Gadabout Doughnuts (Feature)

New Gadabout Doughnuts pop-up shop delivers artisan donuts to city events

click to enlarge Karina Rice bakes artisan donuts for her traveling pop-up, Gadabout Doughnuts.
Karina Rice bakes artisan donuts for her traveling pop-up, Gadabout Doughnuts.

Cincinnati is filled with artisan bakers, so what’s one more? At Oakley Fancy Flea Market (O.F.F. Market) on May 30, Karina Rice debuted her handcrafted donuts under the moniker Gadabout Doughnuts, a term meaning “a person who flits about in social activity.” The market was a success, and it marked the beginning of Gadabout making life in the city a little bit sweeter.

Last November, Rice was working at a Starbucks in Madeira, but she wasn’t satisfied.

“I was really tired of doing that, and I wasn’t finding what I was looking for,” she says. “I was like, ‘I’m going to start something on my own. I’m not sure what.’ We (she and husband Chaz) looked at the pop-up shop model, and then donuts had really gotten popular. I saw that modeled together and was like, ‘That could work.’ ”

Initially, Gadabout was just Karina, but her husband has become more involved. They didn’t do much planning; they just decided to dive in.

The pop-up angle eliminates the expensive overhead costs of renting a building and gives them more breathing room in case it doesn’t work out.

“We’re not going to try and wade in and get comfortable in the water,” she says. “We just have to decide to do it.”

In coming up with the name, one day she came across the infrequently used word “gadabout.” “I was like, ‘That’s kind of different,’” Rice says. “You don’t hear that word; it’s an old word. It kind of stuck in my head, so if it’s stuck in my head, it’ll stick in other people’s heads.”

Last summer was the first time Rice had ever made her own donuts, even though she grew up cooking and baking. She took a test batch to her church and got positive feedback, and her family, who lives in West Chester, also approved of the delicacies.

“The baking scene is pretty saturated, and there’s a lot of really good bakers out there,” Rice says. “Do I really want to mess with that? It’s a really good thing already, but let’s bring something new to the city.”

Sure, we have Holtman’s Donuts, Busken Bakery, Graeter’s, Servatii and an endless array of other sweet and savory dessert options, but Gadabout is different because it’s basically a traveling donut shop, going from event to event; Karina’s donuts are exclusive and obscure right now, and that makes them even more craveable (they’re also just really good).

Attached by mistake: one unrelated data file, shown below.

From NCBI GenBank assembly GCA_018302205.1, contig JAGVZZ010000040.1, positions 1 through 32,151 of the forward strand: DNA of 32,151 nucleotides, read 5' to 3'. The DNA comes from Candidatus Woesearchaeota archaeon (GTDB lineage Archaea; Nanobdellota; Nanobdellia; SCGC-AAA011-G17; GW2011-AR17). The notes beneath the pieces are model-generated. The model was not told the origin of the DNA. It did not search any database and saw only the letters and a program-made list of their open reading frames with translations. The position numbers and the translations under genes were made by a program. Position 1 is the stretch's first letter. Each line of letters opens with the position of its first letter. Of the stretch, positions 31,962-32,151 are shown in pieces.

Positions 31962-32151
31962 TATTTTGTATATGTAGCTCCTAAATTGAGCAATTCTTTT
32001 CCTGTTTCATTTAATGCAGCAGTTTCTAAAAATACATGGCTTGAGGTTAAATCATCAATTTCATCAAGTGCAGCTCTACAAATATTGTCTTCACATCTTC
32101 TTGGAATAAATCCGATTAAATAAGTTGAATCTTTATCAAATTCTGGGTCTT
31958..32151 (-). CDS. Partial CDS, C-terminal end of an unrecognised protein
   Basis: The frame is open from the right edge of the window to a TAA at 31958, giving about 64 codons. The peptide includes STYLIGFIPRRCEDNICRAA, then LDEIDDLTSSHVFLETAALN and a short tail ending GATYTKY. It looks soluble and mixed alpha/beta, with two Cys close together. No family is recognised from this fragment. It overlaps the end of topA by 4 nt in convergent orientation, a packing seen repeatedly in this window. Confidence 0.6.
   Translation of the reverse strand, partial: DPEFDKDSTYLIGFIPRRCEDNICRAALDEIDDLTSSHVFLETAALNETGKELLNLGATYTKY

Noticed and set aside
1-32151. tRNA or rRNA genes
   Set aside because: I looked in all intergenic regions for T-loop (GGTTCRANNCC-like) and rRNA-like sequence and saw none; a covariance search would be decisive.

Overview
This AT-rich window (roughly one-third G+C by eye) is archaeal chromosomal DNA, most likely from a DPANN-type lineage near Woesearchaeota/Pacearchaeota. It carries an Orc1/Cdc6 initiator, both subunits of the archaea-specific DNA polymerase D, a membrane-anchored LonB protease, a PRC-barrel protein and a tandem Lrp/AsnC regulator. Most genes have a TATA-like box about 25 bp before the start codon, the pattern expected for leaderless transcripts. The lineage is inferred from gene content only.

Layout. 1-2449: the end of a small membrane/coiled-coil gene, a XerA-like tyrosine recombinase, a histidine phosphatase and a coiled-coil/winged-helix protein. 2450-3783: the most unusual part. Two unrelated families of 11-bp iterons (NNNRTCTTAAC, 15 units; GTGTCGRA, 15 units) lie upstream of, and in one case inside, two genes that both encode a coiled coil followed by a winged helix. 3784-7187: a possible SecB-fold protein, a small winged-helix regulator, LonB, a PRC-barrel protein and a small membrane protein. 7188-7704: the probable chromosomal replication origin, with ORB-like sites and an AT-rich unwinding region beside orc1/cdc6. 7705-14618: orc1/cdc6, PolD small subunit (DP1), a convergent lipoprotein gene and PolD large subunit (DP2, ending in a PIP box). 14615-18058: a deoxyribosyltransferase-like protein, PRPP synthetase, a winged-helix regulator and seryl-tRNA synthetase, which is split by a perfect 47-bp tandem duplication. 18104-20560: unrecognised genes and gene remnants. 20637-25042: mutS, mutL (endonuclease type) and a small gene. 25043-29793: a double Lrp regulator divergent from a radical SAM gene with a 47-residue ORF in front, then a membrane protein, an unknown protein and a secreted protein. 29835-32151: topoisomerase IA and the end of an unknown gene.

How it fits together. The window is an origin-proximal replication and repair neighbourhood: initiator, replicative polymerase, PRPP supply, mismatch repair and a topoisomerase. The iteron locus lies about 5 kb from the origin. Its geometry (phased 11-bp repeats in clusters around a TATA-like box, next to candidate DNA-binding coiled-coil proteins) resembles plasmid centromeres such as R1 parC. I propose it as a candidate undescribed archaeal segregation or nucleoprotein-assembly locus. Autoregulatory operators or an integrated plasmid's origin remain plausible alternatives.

Inspired by Holtman’s gourmet options and West Chester’s Stan the Donut Man’s sour cream donuts, Rice did a lot of research and development before perfecting her sour cream dough base. For the O.F.F. Market, she made a yeast donut with a vanilla bean glaze, a sour cream donut chock full of plump blueberries and a berry-lemon glaze and a chocolate-lavender batch made with lavender sugar.

“Anything you can think of, you can put it in a donut,” she says.

She uses all-natural ingredients and no preservatives — “eat better donuts” is her motto. The process of making donuts from scratch takes a while: about 10-14 hours to let the dough sit, time to fry the donuts, then time to let them cool so the glaze can be applied.

For now, she’s baking in Madison Diner’s kitchen in Madisonville, but she hopes to get a spot in Findlay Market’s soon-to-open incubator kitchen.

Eventually, she wants to make a gluten-free donut, maybe some raw vegan ones — as she puts it, “donuts for every lifestyle.”

At the beginning of June, Rice did a pop-up at Carabello Coffee and plans on doing another in August. She’s booked with O.F.F. Market on June 27 and the markets in July, August and September.

“This is still kind of new,” she says. “I’m always nervous. Are people going to like them? They always do. I just want to make sure they do.”

Right now, Rice is not inundated with event bookings or private orders, but she’d like that to change. She’s talking to Deeper Roots about doing a donut day and is open to building relationships with other businesses in town.

As Gadabout grows, she’d like have a bigger space to bake and be able to quit her nanny job, but the main goal for now is to be immersed in the community.

“We love our city, we want to serve our city, and what are ways that we can help other people to feel that way, too?” Rice says. “I think we’ll have to see how it goes and see where life takes us.”

GADABOUT DOUGHNUTS will be at Oakley’s O.F.F. Market Saturday. For more info, visit  

or follow @gadaboutdonuts on Instagram.

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